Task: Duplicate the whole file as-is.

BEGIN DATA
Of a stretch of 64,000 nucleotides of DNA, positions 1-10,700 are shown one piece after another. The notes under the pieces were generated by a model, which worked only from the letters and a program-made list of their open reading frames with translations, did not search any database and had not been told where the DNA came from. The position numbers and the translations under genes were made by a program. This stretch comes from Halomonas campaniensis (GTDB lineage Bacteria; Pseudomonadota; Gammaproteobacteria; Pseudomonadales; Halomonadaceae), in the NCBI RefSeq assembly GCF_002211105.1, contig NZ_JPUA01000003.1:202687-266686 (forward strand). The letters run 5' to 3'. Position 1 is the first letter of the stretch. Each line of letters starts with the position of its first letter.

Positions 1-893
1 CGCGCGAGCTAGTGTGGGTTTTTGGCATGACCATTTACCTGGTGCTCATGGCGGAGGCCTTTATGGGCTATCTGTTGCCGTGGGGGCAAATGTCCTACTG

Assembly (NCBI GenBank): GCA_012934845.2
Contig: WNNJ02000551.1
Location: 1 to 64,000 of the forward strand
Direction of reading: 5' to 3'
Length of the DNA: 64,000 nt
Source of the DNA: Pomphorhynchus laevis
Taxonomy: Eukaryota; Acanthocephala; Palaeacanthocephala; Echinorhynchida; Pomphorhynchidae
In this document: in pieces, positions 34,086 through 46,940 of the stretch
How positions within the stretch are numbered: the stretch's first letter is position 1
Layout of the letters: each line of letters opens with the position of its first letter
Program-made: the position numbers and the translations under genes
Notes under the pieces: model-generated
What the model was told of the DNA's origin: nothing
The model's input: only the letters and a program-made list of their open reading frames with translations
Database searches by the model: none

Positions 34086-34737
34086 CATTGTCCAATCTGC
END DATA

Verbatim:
Of a stretch of 64,000 nucleotides of DNA, positions 1-10,700 are shown one piece after another. The notes under the pieces were generated by a model, which worked only from the letters and a program-made list of their open reading frames with translations, did not search any database and had not been told where the DNA came from. The position numbers and the translations under genes were made by a program. This stretch comes from Halomonas campaniensis (GTDB lineage Bacteria; Pseudomonadota; Gammaproteobacteria; Pseudomonadales; Halomonadaceae), in the NCBI RefSeq assembly GCF_002211105.1, contig NZ_JPUA01000003.1:202687-266686 (forward strand). The letters run 5' to 3'. Position 1 is the first letter of the stretch. Each line of letters starts with the position of its first letter.

Positions 1-893
1 CGCGCGAGCTAGTGTGGGTTTTTGGCATGACCATTTACCTGGTGCTCATGGCGGAGGCCTTTATGGGCTATCTGTTGCCGTGGGGGCAAATGTCCTACTG

Assembly (NCBI GenBank): GCA_012934845.2
Contig: WNNJ02000551.1
Location: 1 to 64,000 of the forward strand
Direction of reading: 5' to 3'
Length of the DNA: 64,000 nt
Source of the DNA: Pomphorhynchus laevis
Taxonomy: Eukaryota; Acanthocephala; Palaeacanthocephala; Echinorhynchida; Pomphorhynchidae
In this document: in pieces, positions 34,086 through 46,940 of the stretch
How positions within the stretch are numbered: the stretch's first letter is position 1
Layout of the letters: each line of letters opens with the position of its first letter
Program-made: the position numbers and the translations under genes
Notes under the pieces: model-generated
What the model was told of the DNA's origin: nothing
The model's input: only the letters and a program-made list of their open reading frames with translations
Database searches by the model: none

Positions 34086-34737
34086 CATTGTCCAATCTGC